Thursday, June 17, 2010

Free iphone app for the Gulf rescue of oiled birds and animals

After listening to the President's speech on the biggest oil disaster in US history with immense negative environmental and economic consequences and even psychological ones, I was heartened to hear that even thousands of miles away positive, constructive action was being taken through an iphone app that was developed by my colleagues in computer science, public policy, ecology and biology at UMass Amherst. The app enables the rescue of those most helpless and unfortunate and that is the birds and animals that are being covered in the oil spreading in the Gulf of Mexico.

The UMass Amherst researchers hope that the app, called MoGO, will draw on the large network of “citizen scientists” who are as heartbroken as they are to witness the disaster for marine life and who are actively looking for ways to help save wildlife along the 14,000 miles of northern Gulf coastline.

The new app allows anyone who finds an oiled animal to be linked automatically by the phone to the Wildlife Hotline and to provide photos of the stranded animal and its GPS location coordinates to a database here on campus.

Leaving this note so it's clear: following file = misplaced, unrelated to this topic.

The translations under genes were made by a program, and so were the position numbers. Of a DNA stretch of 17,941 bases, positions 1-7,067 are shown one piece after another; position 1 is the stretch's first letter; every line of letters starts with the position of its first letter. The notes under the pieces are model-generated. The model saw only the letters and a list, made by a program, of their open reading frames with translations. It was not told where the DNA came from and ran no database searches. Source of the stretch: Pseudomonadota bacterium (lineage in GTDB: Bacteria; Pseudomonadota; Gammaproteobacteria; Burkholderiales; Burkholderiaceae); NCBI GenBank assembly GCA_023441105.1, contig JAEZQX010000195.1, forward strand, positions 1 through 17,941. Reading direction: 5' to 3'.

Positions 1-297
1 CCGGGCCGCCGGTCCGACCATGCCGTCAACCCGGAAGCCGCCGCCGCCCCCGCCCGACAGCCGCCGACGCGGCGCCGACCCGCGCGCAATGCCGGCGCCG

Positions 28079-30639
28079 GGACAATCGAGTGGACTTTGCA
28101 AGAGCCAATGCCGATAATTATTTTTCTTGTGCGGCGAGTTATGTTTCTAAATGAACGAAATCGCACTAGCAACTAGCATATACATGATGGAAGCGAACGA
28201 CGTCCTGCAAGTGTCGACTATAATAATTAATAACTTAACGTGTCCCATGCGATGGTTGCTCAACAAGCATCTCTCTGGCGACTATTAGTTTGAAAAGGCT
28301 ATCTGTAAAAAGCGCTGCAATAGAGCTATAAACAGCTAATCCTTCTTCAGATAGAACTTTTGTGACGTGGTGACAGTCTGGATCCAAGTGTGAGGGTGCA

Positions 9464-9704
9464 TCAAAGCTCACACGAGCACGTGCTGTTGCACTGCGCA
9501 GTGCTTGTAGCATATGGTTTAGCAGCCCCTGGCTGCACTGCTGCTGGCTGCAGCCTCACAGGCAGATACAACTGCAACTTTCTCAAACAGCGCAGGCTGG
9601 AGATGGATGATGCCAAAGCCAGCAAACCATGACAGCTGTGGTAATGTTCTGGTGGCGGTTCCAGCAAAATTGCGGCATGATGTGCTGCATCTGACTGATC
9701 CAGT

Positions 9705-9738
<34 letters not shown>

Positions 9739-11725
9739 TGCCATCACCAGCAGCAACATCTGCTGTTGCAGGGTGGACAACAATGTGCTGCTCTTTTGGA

Whether the project succeeds rests on how well the word gets out to the public in the Gulf region, the researchers note, so I am trying to do my part to disseminate this simple but powerful technical innovation to harness citizen scientists in saving the affected fauna. Any person, on land or at sea, wishing to use the free app for their iPhone can go to for more information.

According to the UMass press release:

The app takes advantage of “mobile crowdsourcing,” that is, the power of smart personal mobile devices to provide thousands of eyes and ears on the ground. Professor Ganesan who is a computer scientist at UMass Amherst and his research group designed a software framework called “mCrowd,” which simplifies the usual weeks- to months-long process of developing a new mobile crowdsourcing app. “It provides easy-to-use templates that can be tailored to a new application,” Ganesan explains. His mCrowd technology allowed the UMass Amherst team to create the MoGO app and infrastructure in a little more than a week.